Derek Jeter Getty

On Derek Jeter and other greats who had to keep playing

50 Comments

There is really no doubt at all that Derek Jeter will return and play baseball in 2014. People talk about retirement and legacies and Willie Mays falling down in the outfield — and I’m sure there will be more of that talk all offseason — but I’m willing to wager you won’t hear Derek Jeter talk about any of that stuff. Jeter will be back because he has to come back. It’s in his nature. It’s in the nature of all the greats.

George Brett told me more than once that he wishes he had come back for one more season. When you look at Brett’s career,you can’t help but think he rode it out to the end. His last year, at age 40, he hit .266 (this after hitting .272 the previous two seasons) and had his first sub-100 OPS+. He retired in beautiful fashion, famously kissing home plate at Kauffman Stadium, a photograph that countless Kansas City fans have on their walls at home. He finished with 3,000 hits, with more doubles than anyone not named Speaker, Rose, Musial or Cobb (he has since been passed by Craig Biggio), with more great and memorable moments than just about anyone of his time.

Still, Brett wishes he’d come back, just to try it … he says he wishes that he had signed a league-minimum contract and come to spring training to compete for a job, just like he had as a kid in the minor leagues.

“Do you think you could have made it back?” I asked him.

“We’ll never know,” he said. “But, yeah, I do.”

A familiar story. Yaz, one of the great left fielders of all time, stayed around for four years as a semi-regular DH. He already had his 3,000 hits. He already was a Boston legend — soon, finally, he will have a statue at Fenway Park. He stayed anyway. He wanted to play ball.

Hank Aaron — a .300 hitter if there ever was one — hit .234 and .229 his final two seasons. Everyone knows about Ted Williams’ final at-bat, but not as many know that at age 40, the greatest hitter who ever walked down the street hit .254, almost 100 points below his career average. He couldn’t let it end like that. He came back for another season. He somehow hit .316 and somehow hit that home run his last time up.

Al Kaline hit .255 and .262 his final two years — the last entirely as a DH. Stan the Man hit .255/.325/.404 as a 42-year old; at 37, his career batting average was .340. it ended at .331. Mike Schmidt hit .203 with six home runs in 42 games his final year. Cal Ripken, after feats of endurance that boggled the mind, spent his final three years as a part-time player. In his last he hit .239/.276/.361.

The baseball warrior Jackie Robinson hit .266 his final two seasons and the Dodgers actually traded him to the hated Giants. Instead, he quit and became president of the Chock full O’Nuts company. At the end, Tony Gwynn could still hit, but he could not stay on the field — he played just 107 combined games his final two seasons and walked away. A 41-year-old Wade Boggs hit .301 in 90 games for the 93-loss Tampa Bay Devil Rays. Ernie Banks hit .193 as a 40-year-old and realized, painfully, that it was over.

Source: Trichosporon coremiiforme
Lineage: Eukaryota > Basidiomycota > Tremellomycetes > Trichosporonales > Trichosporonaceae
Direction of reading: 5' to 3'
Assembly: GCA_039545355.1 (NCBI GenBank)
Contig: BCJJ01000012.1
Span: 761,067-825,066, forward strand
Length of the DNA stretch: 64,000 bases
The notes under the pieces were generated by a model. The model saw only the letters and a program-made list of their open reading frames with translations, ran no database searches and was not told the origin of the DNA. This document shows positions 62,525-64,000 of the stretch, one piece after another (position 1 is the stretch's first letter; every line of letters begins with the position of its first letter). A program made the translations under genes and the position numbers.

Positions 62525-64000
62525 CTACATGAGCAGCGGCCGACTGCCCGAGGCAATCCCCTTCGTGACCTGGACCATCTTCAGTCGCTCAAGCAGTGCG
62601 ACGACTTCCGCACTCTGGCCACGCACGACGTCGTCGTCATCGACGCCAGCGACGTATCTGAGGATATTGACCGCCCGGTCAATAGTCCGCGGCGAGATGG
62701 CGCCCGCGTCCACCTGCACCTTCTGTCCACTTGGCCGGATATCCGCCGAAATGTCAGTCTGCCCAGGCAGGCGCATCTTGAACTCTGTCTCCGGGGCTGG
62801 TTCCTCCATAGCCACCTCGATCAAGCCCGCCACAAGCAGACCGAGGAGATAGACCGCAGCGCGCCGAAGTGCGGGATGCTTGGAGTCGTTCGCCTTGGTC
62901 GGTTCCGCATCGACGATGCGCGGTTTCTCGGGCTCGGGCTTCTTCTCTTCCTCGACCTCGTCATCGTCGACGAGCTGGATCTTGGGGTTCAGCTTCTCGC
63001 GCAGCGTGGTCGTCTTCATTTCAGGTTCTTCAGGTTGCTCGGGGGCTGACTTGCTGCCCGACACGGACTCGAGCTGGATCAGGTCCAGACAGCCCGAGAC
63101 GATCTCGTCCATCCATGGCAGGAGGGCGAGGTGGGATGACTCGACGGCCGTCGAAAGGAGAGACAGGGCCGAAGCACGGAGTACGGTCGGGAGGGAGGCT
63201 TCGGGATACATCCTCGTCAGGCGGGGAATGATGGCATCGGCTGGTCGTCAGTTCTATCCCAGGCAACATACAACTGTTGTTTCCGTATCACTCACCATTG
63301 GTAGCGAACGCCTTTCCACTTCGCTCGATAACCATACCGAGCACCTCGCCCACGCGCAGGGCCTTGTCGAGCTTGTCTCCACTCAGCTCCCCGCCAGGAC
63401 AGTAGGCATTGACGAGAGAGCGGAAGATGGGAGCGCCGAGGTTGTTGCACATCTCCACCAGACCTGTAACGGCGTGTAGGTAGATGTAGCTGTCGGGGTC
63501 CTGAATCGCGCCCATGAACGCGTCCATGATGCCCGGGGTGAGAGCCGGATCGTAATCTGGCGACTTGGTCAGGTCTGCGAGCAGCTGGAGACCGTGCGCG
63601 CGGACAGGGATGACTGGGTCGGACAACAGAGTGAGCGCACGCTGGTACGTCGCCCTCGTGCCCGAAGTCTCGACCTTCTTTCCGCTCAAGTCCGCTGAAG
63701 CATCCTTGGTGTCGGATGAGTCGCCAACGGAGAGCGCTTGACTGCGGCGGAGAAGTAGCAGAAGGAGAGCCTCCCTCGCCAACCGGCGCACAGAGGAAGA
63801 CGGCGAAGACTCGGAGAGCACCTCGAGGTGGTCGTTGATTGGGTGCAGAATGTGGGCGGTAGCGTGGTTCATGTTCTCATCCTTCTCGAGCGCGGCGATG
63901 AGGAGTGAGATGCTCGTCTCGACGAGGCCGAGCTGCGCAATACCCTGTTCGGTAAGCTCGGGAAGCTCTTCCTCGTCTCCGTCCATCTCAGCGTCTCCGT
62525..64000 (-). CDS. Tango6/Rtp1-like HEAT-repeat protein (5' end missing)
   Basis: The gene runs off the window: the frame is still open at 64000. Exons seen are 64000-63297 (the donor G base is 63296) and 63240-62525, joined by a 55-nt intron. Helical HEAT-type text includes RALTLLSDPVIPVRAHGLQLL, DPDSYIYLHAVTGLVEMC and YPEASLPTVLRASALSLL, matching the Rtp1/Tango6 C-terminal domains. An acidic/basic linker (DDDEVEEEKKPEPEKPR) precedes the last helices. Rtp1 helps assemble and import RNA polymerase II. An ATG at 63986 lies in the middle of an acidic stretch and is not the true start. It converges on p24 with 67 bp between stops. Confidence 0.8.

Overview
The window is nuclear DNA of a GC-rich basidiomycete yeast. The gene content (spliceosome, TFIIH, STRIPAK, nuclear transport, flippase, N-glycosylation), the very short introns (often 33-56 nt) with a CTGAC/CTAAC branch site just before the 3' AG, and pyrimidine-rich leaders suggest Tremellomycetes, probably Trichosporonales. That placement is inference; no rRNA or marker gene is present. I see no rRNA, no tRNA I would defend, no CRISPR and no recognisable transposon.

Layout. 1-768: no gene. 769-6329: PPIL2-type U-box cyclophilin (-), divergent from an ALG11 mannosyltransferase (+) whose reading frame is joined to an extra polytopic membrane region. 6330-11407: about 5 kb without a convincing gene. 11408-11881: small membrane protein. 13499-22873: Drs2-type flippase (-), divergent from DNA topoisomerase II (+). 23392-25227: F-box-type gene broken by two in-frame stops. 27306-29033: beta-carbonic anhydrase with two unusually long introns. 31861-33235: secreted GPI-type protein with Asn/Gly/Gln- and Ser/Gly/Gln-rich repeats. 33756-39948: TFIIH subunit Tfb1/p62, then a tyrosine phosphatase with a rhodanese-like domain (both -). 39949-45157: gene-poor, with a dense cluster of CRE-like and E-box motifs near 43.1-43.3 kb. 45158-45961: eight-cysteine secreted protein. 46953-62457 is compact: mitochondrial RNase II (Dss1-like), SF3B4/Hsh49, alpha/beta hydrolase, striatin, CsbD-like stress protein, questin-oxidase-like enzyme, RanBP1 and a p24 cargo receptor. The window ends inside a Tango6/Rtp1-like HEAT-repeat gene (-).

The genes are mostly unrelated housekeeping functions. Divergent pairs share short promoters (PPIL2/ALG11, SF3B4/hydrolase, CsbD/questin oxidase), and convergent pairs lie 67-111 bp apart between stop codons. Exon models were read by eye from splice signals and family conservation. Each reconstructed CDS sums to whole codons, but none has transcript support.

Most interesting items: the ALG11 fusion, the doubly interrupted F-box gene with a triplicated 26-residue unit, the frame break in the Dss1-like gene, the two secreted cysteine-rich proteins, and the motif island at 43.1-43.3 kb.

Robin Yount hit .257/.330/.381 his final four seasons and said goodbye. The bat magician, Rod Carew, who had hit .300 for 15 straight seasons, failed to hit .300 as a 38-year-old (he hit .295). He came back at 39-year-old, hit even lower (.280) and gave in. Mickey Mantle stayed on those painful knees as long as he could — he hit .245 as a 35-year-old, came back with the hope of turning it around, and hit .237 and slugged sub-.400 for the only time in his career. Much of it was context. Mantle’s walks still made him very valuable and those were two years when pitching dominated the game. Still, after that .237 season he walked away.

Willie Mays, as we know, played another five seasons, and in the last he hit .211 for the Mets.

Paul Molitor, who seemed ageless, had an 86 OPS+ his final year. Dave Winfield hit .290, .271, .252 and .191 progressively his last four years. Ken Griffey got hit 600th homer, returned to Seattle, hit .214 and then tried to come back one more time to no avail (.184 in 33 games). Harmon Killebrew tried a season with the Royals. Tom Seaver tried a season with the Red Sox. Steve Carlton tried to hook up with the Giants, the White Sox, the Indians and the Twins. Ty Cobb played with the Philadelphia Athletics. Frank Robinson played for and managed the Cleveland Indians. Ron Santo spent a year playing for the crosstown White Sox. Manny Ramirez — who often showed signs of not even liking baseball — played five games for Tampa Bay and still seems to be trying to return.